The Quest to Define Collegiate Desegregation: Black Colleges, Title VI Compliance, and Post-Adams Litigation

By M. Christopher Brown | Go to book overview

Afterword: Racial Balance versus a
Unitary System

Robert M. Hendrickson
College of Education, The Pennsylvania State University

A review of the federal policy and the litigation on the breakup of dual systems of higher education under Title VI of the Civil Rights Act illuminates a very complex issue. It becomes abundantly clear that what took 100 years to establish cannot be dismantled through a five-year policy mandate. Furthermore, the definitions of equal opportunity, equity and equality have not been clarified, nor have policy makers described the end result--how the state's higher education system would appear when the goal of Title VI compliance is achieved. Rather, as this study so aptly points out, the focus of the courts and policy has been on enrollment and employment quotas and the elimination of the historically black institutions. Such an approach is consistent with the history of the treatment of African Americans in the southern and border states.

During the reconstruction period, there was a specific effort by the white population to deny Blacks the right to education and to ensure that any education provided was inferior to that offered to Whites. This history was chronicled in Knight v. Alabama (787 F.Supp. 1030 [N.D. Ala. 1991]) and demonstrated how denial of the right to vote, white control of historically black institutions, and the tradition of underfunding the existing historically black colleges ensured their inferiority. Yet as M. Christopher Brown points out, the historically black colleges, against insurmountable odds, have become the most successful vehicle for preparing African Americans to pursue successful and contributing careers in society. Why then

-107-

Notes for this page

Add a new note
If you are trying to select text to create highlights or citations, remember that you must now click or tap on the first word, and then click or tap on the last word.
One moment ...
Default project is now your active project.
Project items

Items saved from this book

This book has been saved
Highlights (0)
Some of your highlights are legacy items.

Highlights saved before July 30, 2012 will not be displayed on their respective source pages.

You can easily re-create the highlights by opening the book page or article, selecting the text, and clicking “Highlight.”

Citations (0)
Some of your citations are legacy items.

Any citation created before July 30, 2012 will labeled as a “Cited page.” New citations will be saved as cited passages, pages or articles.

We also added the ability to view new citations from your projects or the book or article where you created them.

Notes (0)
Bookmarks (0)

You have no saved items from this book

Project items include:
  • Saved book/article
  • Highlights
  • Quotes/citations
  • Notes
  • Bookmarks
Notes
Cite this page

Cited page

Style
Citations are available only to our active members.
Sign up now to cite pages or passages in MLA, APA and Chicago citation styles.

(Einhorn, 1992, p. 25)

(Einhorn 25)

1

1. Lois J. Einhorn, Abraham Lincoln, the Orator: Penetrating the Lincoln Legend (Westport, CT: Greenwood Press, 1992), 25, http://www.questia.com/read/27419298.

Cited page

Bookmark this page
The Quest to Define Collegiate Desegregation: Black Colleges, Title VI Compliance, and Post-Adams Litigation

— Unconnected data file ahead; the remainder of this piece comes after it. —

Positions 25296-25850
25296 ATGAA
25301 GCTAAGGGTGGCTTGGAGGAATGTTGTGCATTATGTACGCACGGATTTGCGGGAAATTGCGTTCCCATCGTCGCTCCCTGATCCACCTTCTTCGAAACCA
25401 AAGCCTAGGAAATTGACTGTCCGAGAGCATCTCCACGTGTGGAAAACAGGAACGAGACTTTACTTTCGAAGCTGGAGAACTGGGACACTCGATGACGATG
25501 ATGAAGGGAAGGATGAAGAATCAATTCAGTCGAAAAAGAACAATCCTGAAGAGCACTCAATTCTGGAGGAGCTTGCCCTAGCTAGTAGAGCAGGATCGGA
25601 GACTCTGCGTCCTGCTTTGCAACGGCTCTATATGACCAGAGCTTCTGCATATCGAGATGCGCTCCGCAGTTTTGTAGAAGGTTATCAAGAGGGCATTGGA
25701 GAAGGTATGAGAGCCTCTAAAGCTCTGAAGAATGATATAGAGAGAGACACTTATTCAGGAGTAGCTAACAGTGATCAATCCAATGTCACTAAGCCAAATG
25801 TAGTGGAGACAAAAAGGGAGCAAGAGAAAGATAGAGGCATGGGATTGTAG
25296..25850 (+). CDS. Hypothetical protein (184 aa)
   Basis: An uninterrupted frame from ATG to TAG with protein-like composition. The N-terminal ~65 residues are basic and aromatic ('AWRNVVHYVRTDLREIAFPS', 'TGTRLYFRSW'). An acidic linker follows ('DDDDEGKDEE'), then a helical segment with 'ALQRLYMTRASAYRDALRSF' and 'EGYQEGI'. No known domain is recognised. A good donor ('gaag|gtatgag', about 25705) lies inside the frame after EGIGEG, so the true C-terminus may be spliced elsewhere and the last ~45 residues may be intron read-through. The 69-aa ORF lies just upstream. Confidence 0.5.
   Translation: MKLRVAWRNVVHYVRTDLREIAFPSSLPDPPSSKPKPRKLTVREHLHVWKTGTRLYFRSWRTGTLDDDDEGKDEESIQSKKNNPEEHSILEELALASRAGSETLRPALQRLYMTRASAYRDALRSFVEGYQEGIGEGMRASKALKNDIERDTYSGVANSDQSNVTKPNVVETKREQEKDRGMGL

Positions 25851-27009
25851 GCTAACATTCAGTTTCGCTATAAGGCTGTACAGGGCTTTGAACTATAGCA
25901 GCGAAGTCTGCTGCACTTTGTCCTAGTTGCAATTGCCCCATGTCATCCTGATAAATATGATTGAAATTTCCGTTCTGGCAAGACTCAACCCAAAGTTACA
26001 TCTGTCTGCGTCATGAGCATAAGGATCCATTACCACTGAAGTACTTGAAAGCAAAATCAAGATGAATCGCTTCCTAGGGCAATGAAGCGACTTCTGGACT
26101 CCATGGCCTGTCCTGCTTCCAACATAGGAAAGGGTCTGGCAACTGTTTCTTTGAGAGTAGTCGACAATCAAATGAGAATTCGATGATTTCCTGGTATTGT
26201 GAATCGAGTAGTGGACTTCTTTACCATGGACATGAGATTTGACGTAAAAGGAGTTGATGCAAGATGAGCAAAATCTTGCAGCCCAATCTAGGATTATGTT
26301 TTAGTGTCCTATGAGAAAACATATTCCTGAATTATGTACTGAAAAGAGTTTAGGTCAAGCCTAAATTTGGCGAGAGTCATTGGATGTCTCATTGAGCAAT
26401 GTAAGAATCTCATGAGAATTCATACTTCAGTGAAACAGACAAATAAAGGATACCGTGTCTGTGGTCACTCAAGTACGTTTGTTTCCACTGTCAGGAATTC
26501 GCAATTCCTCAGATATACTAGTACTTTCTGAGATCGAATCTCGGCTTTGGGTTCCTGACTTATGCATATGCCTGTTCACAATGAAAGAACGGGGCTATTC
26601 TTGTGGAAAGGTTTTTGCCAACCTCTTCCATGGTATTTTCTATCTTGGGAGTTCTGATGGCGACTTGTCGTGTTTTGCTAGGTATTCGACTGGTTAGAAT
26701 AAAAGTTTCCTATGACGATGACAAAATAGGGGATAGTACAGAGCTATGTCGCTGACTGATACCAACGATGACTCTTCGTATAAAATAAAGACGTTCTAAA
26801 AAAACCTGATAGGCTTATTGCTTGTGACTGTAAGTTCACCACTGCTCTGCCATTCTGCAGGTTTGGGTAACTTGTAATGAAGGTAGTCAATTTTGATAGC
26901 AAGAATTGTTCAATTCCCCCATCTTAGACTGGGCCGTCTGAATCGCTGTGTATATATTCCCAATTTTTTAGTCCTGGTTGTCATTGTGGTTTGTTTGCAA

Table of contents

Table of contents

  • Title Page iii
  • Contents vii
  • Acknowledgments xiii
  • An Introduction to the Quest xv
  • 1 - Black Colleges and Desegregation 1
  • 2 - The Unfinished Quest for Compliance 17
  • 3 - Desegregation Litigation Reborn 29
  • 4 - Legal Standards for Compliance 55
  • 5 - Challenges to Compliance 71
  • 6 - Defining Collegiate Desegregation 89
  • Afterword: Racial Balance Versus a Unitary System 107
  • Appendix A: Glossary of Legal Terms 115
  • Appendix B: A Note on Methodology 119
  • Bibliography 137
  • Index 157
  • About the Author *
Settings

Settings

Typeface
Text size Smaller Larger Reset View mode
Search within

Search within this book

Look up

Look up a word

  • Dictionary
  • Thesaurus
Please submit a word or phrase above.
Print this page

Print this page

Why can't I print more than one page at a time?

Full screen
/ 166

matching results for page

Cited passage

Style
Citations are available only to our active members.
Sign up now to cite pages or passages in MLA, APA and Chicago citation styles.

"Portraying himself as an honest, ordinary person helped Lincoln identify with his audiences." (Einhorn, 1992, p. 25).

"Portraying himself as an honest, ordinary person helped Lincoln identify with his audiences." (Einhorn 25)

"Portraying himself as an honest, ordinary person helped Lincoln identify with his audiences."1

1. Lois J. Einhorn, Abraham Lincoln, the Orator: Penetrating the Lincoln Legend (Westport, CT: Greenwood Press, 1992), 25, http://www.questia.com/read/27419298.

Cited passage

Welcome to the new Questia Reader

The Questia Reader has been updated to provide you with an even better online reading experience.  It is now 100% Responsive, which means you can read our books and articles on any sized device you wish.  All of your favorite tools like notes, highlights, and citations are still here, but the way you select text has been updated to be easier to use, especially on touchscreen devices.  Here's how:

1. Click or tap the first word you want to select.
2. Click or tap the last word you want to select.

OK, got it!

Thanks for trying Questia!

Please continue trying out our research tools, but please note, full functionality is available only to our active members.

Your work will be lost once you leave this Web page.

For full access in an ad-free environment, sign up now for a FREE, 1-day trial.

Already a member? Log in now.